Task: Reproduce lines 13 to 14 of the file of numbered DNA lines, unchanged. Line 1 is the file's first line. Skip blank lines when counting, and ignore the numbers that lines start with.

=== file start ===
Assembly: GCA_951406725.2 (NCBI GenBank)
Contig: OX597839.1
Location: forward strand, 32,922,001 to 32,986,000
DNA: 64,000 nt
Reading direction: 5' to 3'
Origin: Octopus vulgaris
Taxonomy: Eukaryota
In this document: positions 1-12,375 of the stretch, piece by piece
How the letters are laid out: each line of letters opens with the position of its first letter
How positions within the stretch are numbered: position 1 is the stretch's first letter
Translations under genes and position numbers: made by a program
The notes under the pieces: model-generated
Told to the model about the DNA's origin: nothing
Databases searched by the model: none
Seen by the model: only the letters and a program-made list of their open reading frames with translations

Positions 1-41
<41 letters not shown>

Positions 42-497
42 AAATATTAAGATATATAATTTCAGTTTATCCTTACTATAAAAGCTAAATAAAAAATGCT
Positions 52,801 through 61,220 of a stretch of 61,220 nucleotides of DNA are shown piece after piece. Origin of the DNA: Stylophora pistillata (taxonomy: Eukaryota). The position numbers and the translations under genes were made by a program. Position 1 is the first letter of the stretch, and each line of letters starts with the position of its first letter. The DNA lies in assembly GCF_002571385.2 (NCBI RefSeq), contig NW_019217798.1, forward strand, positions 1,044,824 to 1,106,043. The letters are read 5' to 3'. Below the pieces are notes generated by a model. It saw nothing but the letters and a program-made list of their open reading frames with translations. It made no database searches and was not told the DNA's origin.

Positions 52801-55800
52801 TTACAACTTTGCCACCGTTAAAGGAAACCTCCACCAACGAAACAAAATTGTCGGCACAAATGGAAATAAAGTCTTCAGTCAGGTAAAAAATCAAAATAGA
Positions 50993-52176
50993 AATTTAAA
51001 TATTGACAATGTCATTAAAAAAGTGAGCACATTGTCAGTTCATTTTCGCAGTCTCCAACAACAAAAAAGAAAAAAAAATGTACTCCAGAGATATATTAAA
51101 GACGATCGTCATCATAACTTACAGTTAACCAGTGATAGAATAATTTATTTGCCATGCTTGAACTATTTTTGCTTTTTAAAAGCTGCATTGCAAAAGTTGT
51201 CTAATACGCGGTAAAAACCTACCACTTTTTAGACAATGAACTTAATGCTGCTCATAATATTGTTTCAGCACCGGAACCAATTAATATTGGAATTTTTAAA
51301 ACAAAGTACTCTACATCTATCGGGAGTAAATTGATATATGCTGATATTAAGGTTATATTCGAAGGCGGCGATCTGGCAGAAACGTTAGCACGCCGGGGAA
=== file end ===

Told to the model about the DNA's origin: nothing
Databases searched by the model: none